One visitor said they would be interested in a tour of Medieval art because they enjoyed painting from that period. Soon afterwards another visitor said that everything was always about Medieval art, which they found boring.

One response to the tour topic “Surprise!” one visitor said they wouldn’t know what it was about, but they would be curious to find out. Another also said they wouldn’t know what it was about– but that they weren’t good with surprises, and rated it at the bottom.

In response to a tour on the theme of the Monuments Men one visitor expressed that they weren’t familiar with the theme, asking if that was pictures of Abraham Lincoln on his throne. (I think they were talking about the monument in DC).

It was interesting to see how differently different people responded to the same topic. We’re going to be doing content testing for at least another couple of months, and we’re starting to see some patterns emerging. I think a big part of what we do as we move forward is to think not only about which topics rise to the top in overall popularity, but also about niches. For example, some topics did not get a  lot of votes overall, but those who liked them really liked them. We also need to think about polarizing topics. “Surprise!” is a good example– people seemed to rate it either at the top or the bottom, with few in between. For those who were interested, having it in the mix was a real positive. The negative responses were very solid in their reaction– would the presence of something they were turned off by turn them off from other options?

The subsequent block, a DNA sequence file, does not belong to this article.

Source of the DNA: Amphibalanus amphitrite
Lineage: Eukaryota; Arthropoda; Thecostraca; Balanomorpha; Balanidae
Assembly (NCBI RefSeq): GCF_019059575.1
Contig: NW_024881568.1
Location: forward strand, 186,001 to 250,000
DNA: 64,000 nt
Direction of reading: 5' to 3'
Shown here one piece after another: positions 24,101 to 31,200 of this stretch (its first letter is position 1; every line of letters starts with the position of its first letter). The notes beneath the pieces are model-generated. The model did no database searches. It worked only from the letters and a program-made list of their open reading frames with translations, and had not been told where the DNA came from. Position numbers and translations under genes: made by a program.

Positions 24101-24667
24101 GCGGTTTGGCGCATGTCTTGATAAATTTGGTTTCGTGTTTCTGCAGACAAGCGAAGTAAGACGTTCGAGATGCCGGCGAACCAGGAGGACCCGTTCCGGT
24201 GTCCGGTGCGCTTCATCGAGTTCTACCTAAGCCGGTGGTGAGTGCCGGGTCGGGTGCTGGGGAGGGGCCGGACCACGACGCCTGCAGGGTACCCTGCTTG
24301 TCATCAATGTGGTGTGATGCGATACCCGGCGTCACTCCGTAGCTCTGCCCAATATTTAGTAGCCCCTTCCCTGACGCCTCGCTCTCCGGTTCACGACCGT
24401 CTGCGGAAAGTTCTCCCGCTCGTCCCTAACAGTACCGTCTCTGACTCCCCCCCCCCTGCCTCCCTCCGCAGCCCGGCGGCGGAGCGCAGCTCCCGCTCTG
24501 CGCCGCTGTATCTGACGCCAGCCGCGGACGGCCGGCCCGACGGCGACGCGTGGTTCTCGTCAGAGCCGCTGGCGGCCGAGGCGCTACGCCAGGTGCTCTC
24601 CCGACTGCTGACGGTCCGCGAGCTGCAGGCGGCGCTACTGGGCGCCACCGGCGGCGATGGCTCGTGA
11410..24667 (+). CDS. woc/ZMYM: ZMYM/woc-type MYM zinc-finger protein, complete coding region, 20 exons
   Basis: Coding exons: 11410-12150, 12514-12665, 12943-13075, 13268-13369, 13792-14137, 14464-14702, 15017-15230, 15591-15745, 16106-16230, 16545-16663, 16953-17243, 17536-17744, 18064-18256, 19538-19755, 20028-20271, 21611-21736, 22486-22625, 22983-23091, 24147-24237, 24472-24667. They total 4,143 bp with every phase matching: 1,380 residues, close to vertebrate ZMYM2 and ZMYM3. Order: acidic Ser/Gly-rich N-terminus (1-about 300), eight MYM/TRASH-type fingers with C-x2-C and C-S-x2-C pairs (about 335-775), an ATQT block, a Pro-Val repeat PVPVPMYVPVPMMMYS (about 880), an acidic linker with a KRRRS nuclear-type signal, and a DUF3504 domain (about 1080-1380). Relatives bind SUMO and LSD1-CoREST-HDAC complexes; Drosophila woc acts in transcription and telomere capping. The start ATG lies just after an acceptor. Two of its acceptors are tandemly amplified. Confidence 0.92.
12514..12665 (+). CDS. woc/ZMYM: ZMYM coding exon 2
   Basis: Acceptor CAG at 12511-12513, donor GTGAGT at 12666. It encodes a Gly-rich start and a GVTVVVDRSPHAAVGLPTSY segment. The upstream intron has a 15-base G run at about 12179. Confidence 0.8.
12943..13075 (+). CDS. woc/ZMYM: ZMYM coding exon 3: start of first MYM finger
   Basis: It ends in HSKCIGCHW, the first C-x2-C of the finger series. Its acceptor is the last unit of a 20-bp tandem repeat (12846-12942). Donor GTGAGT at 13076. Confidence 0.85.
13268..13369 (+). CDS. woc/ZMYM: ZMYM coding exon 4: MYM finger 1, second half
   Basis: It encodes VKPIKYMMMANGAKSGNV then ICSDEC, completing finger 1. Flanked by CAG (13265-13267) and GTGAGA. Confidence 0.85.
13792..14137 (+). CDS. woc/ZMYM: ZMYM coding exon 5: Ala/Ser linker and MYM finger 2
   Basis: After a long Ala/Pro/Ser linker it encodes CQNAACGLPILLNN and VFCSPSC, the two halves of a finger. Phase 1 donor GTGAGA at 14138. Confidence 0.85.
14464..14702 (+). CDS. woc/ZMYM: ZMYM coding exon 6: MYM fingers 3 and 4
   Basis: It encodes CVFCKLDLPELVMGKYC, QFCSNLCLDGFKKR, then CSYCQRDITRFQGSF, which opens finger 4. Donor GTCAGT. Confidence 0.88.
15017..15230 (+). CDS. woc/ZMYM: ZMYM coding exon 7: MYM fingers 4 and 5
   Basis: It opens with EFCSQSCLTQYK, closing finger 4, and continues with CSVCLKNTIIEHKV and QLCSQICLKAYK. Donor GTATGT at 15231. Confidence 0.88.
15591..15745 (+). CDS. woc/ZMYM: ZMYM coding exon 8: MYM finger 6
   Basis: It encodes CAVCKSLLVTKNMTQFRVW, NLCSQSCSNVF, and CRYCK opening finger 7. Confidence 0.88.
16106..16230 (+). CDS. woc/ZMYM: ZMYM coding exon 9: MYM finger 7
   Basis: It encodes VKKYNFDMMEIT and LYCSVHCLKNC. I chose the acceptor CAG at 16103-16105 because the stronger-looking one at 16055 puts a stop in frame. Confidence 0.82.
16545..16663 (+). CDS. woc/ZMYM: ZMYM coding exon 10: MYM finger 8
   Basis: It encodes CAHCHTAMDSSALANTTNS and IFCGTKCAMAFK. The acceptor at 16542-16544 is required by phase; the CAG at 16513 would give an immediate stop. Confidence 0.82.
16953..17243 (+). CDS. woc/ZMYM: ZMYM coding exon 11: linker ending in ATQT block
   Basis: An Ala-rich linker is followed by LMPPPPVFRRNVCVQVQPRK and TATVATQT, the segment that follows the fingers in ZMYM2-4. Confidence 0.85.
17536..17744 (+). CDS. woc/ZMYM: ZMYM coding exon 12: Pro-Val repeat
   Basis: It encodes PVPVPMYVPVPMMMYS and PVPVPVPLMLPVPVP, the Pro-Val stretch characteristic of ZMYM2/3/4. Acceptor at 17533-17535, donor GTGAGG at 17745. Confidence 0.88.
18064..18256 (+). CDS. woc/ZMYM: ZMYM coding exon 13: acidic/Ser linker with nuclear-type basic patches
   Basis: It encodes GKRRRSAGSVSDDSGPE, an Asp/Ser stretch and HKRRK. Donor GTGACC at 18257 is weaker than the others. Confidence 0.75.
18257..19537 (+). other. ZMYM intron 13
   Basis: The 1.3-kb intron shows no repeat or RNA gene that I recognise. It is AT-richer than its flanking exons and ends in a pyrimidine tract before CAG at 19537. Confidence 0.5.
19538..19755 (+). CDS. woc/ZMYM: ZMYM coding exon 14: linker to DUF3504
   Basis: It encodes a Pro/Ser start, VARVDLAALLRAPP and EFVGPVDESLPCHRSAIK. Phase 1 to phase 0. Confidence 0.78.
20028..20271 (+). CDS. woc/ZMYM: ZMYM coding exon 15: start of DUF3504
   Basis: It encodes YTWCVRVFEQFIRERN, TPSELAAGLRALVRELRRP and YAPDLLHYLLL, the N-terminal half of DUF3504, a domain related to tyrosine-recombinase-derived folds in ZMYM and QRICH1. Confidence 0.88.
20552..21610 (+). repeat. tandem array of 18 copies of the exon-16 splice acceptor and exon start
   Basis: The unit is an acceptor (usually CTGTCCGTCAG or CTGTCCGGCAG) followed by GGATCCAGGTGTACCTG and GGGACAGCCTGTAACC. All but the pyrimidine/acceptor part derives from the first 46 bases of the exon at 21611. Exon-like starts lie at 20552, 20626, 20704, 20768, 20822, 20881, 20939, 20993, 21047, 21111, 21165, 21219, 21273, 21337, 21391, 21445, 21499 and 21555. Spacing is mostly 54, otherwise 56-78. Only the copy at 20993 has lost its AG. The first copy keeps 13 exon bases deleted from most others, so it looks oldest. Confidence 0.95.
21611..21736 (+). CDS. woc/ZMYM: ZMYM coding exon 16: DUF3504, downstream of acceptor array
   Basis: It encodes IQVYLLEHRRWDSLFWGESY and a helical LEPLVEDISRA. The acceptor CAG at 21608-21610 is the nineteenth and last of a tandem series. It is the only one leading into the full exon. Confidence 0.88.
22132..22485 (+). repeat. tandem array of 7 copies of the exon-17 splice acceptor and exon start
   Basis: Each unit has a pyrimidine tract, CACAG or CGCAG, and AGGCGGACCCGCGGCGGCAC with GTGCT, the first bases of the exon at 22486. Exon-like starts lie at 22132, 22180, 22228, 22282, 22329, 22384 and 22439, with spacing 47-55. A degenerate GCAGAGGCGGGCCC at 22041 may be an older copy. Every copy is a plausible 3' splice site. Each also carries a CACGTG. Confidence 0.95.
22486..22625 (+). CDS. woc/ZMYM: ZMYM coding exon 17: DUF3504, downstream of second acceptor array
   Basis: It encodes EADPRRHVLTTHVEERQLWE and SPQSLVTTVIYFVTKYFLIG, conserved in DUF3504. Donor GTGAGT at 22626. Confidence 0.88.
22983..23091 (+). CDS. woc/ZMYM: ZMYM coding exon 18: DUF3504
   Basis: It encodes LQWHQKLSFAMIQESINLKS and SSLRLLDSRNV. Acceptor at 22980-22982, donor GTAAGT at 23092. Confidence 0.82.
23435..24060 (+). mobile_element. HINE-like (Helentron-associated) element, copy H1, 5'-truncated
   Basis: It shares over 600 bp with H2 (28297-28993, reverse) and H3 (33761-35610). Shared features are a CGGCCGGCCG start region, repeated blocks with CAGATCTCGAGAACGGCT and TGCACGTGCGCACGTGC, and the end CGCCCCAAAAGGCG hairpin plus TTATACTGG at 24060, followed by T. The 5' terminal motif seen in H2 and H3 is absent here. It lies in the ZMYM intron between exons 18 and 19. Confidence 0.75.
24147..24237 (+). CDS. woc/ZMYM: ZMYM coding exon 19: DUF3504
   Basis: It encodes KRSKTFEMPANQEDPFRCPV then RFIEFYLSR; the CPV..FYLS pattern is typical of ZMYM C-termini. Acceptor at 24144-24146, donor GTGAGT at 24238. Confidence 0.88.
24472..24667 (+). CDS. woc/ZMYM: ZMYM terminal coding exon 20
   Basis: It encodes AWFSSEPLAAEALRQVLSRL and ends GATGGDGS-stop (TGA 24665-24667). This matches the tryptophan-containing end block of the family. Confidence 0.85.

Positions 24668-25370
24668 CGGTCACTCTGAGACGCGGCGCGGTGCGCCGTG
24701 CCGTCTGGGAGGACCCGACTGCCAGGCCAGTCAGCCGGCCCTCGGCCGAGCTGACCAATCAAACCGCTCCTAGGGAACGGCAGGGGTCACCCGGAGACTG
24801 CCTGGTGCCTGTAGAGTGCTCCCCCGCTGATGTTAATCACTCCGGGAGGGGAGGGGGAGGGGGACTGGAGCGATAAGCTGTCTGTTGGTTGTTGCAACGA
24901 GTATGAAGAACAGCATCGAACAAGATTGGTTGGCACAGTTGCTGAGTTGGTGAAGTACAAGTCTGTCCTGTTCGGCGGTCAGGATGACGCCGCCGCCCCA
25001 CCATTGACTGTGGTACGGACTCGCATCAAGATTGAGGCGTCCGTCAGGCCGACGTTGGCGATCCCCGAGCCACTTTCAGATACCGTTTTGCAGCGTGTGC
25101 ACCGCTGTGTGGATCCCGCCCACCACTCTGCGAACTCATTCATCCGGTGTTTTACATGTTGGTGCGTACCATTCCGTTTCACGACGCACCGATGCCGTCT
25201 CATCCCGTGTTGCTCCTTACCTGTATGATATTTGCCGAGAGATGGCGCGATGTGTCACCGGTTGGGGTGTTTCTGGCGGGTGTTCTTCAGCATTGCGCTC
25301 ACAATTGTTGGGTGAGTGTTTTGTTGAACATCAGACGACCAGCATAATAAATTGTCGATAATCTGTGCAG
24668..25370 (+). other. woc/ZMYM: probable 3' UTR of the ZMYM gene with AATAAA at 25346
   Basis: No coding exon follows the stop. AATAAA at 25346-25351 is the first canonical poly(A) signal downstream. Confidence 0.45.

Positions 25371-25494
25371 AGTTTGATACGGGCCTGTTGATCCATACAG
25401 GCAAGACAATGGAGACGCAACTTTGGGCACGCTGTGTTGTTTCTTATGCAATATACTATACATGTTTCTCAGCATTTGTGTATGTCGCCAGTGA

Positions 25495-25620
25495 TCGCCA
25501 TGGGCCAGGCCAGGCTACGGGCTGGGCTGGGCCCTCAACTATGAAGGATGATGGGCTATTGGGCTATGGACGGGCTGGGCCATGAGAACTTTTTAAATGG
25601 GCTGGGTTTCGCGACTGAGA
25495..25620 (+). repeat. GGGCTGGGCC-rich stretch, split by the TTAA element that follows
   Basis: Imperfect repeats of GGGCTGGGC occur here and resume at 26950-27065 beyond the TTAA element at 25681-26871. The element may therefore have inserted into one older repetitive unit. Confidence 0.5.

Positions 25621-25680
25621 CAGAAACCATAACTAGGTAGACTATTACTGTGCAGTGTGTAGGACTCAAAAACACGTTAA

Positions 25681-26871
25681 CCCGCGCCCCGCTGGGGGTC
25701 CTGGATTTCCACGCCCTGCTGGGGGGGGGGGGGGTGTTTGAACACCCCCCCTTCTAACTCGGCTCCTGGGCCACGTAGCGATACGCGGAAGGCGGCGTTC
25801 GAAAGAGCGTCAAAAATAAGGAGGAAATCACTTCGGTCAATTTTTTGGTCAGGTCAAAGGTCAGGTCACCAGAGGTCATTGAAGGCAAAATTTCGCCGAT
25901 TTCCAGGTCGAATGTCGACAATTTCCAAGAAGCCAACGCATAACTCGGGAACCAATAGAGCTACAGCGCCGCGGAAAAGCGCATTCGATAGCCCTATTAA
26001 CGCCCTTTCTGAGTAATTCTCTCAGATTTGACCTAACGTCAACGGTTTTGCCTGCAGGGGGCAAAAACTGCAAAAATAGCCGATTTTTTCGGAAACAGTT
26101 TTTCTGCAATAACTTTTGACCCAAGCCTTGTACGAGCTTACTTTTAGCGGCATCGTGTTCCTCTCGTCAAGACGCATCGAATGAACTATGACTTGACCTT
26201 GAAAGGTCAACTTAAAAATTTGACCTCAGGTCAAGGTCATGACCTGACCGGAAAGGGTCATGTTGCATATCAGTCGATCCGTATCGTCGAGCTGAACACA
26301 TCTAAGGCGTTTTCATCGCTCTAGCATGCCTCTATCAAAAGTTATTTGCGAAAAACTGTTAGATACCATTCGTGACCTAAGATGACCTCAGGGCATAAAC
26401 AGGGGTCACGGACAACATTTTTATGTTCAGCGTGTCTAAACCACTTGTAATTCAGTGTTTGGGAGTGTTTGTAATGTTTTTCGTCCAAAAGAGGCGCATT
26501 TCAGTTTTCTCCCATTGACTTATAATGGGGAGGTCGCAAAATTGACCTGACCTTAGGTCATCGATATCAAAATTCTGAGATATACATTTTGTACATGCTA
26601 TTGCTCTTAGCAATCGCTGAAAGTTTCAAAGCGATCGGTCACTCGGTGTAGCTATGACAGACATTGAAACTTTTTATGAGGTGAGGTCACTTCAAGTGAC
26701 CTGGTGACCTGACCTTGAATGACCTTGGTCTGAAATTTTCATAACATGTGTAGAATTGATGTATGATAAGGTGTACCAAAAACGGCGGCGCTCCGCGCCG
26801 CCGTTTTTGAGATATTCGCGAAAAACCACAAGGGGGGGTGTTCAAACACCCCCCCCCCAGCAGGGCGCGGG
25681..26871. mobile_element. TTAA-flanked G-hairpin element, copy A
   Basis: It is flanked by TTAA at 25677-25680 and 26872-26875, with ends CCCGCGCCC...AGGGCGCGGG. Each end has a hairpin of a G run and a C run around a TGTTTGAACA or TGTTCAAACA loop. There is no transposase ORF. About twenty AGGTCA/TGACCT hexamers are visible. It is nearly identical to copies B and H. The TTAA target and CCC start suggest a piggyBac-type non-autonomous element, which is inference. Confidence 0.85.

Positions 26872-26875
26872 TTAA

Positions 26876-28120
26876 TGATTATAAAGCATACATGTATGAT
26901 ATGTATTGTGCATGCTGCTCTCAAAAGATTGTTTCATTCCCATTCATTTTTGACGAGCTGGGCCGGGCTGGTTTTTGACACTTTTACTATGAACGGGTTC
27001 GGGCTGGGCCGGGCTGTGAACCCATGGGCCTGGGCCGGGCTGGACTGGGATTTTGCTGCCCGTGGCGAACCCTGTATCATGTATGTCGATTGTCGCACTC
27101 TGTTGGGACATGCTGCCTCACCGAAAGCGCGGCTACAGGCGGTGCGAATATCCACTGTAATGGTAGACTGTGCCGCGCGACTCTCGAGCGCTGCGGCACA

We’ve also started testing program formats for adult audiences. We have some new types of programs that we’re going to be trying out this year, so we’re testing both how well visitors will understand the planned descriptions (this will be iterative over the next couple months), and how interested they would be to attend a program using the new formats. Can’t wait to see what we find out!